There are many international instruments that address human trafficking, but the most recent one is the United Nations Convention Against Transnational Organized Crime and its supplemental protocol to prevent, suppress and punish trafficking in persons, especially woman and children, which offers a widely accepted international framework for addressing the issue. Bill C-49 more clearly reflects this framework. In keeping with this framework, Canada's approach, as reflected in Bill C-49, focuses on the prevention of trafficking and the protection of its victims and the prosecution of the offenders.

The proposed reforms in Bill C-49 send a very clear message to those who seek to exploit the most vulnerable members of society through this form of criminal conduct will be brought to justice.

Bill C-49 would strengthen our current responses to trafficking by building upon existing provisions of the Criminal Code that address trafficking related conduct and would complement the provisions in the Immigration and Refugee Protection Act that seek to safeguard Canada's border against human trafficking and human smuggling. The new criminal offences proposed by Bill C-49, together with the existing legal framework, will provide criminal justice personnel with a significantly enhanced ability to ensure that the offence charged is the one that best responds to the facts of the specific trafficking case.

The government is also addressing human trafficking through other non-legislative measures, a reflection of the reality that an effective response to such a problem requires not only a strong legal framework, but also multi-sectoral collaboration to enhance our awareness and understanding of the problem and to facilitate effective and meaningful implementation of targeted responses.

The government recently has undertaken numerous measures for this end. For example, a website on trafficking in persons was launched in April 2004 and can be accessed through the Department of Justice Canada website. The website provides useful information for the public, describing the problem and related links.

Public education and awareness is being fostered through the development and broad dissemination within Canada and to Canadian embassies of a poster and an information pamphlet—available in 14 languages—to help prevent human trafficking victimization.

Professional training and education about human trafficking and enforcement related issues is underway and began with a training seminar in March 2004, co-hosted by the Department of Justice Canada and the International Organization for Migration. A similar seminar was held in May 2005 in Vancouver, hosted by the RCMP.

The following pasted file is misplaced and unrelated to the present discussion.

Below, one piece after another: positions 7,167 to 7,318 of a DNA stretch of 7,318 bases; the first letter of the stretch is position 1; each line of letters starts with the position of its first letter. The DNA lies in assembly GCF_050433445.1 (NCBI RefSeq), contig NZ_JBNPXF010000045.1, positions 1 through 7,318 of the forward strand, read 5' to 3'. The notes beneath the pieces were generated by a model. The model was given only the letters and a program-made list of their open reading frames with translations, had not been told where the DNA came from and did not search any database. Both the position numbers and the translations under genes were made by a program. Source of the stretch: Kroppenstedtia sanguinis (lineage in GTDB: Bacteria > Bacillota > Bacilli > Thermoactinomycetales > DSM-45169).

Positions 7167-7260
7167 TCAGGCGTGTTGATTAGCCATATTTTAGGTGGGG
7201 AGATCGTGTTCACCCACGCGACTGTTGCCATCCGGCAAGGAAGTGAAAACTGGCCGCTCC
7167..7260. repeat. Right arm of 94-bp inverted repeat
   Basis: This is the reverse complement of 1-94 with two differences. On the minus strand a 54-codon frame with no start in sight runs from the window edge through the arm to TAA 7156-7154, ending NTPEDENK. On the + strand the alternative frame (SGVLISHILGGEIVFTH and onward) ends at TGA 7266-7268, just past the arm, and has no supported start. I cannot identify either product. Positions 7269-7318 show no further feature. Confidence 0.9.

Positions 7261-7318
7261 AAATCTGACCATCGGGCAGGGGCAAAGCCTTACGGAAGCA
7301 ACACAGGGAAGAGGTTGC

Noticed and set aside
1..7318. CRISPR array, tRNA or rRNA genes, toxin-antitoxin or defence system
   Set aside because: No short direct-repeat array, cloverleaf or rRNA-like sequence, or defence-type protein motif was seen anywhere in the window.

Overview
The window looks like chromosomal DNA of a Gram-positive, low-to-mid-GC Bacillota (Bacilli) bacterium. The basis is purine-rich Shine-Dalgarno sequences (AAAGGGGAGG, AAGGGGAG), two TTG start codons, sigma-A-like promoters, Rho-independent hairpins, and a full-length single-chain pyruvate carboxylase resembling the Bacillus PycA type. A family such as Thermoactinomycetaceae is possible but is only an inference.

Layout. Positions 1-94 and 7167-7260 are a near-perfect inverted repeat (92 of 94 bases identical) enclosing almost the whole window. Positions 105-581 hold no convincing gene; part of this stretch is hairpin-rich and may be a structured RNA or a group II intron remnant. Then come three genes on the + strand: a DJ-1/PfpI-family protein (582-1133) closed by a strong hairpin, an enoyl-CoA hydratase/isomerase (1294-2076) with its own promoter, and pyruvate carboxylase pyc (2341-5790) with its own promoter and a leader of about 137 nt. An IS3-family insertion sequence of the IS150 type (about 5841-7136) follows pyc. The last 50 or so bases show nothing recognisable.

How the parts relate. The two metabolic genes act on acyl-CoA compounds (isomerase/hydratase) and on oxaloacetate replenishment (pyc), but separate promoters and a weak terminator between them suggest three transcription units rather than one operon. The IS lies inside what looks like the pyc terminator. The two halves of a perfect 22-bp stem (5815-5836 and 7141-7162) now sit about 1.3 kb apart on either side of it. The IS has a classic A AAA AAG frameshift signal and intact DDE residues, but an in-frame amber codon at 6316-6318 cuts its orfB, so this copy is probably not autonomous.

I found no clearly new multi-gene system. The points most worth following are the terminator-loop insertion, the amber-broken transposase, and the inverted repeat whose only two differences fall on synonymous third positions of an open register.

I support Bill C-49 because it is an important step toward strengthening Canada's ability to prevent human trafficking, to better protect its victims and to hold traffickers accountable. I hope all members of the House will be able to support the expeditious passage of this important legislation.

Criminal CodeGovernment Orders

12:15 p.m.


John Maloney Liberal Welland, ON

Mr. Speaker, I would like some insight into how big a problem trafficking is. Is it a phenomenon that we have in Canada or is it a phenomenon restricted to developing countries? How big a problem is it for Canada?

Criminal CodeGovernment Orders

12:15 p.m.


Paul MacKlin Liberal Northumberland—Quinte West, ON

Mr. Speaker, the hon. member raises a very good point. Because of the very clandestine nature of the activity of human trafficking, it is impossible to get a full appreciation of the scope and impact of the problem, both internationally and at the domestic level.

However, as I mentioned in the speech, a couple of estimates that have been provided seem to give us some understanding of how broad-reaching this problem is in an international context.

According to the figures that I have, the United Nations estimates that over 700,000 people are trafficked each year. In accordance with the International Labour Organization, the estimates are that at any given point in time there will be just under 2.5 million people who are in forced labour situations as a result of human trafficking. Clearly, no country is immune from this and yet it is such a fundamental violation of human rights.

I do not think we can say that within Canada we have resolved the problem at this point which is why we want to bring forward for domestic purposes, as well as to work internationally, this legislation to deal with the problem that we know exists. We think it is fundamental. We think we have to do everything possible to give our authorities the ability to track down, properly charge and convict these individuals who would deem themselves appropriate to participate in this type of activity.

Second, the legislation would target those who would try to profit from this type of activity.

When we start hearing about some of the aspects in human trafficking, especially when it gets into not only the sex trade but also into human organs removal, the whole idea and concept of human trafficking and its results is something that is so abhorrent to us as a society and so against everything that we as Canadians believe in, I believe it is important that the legislation be adopted as quickly as possible to assist our officials in being able to bring about enforcement, prosecution and sentencing of these individuals.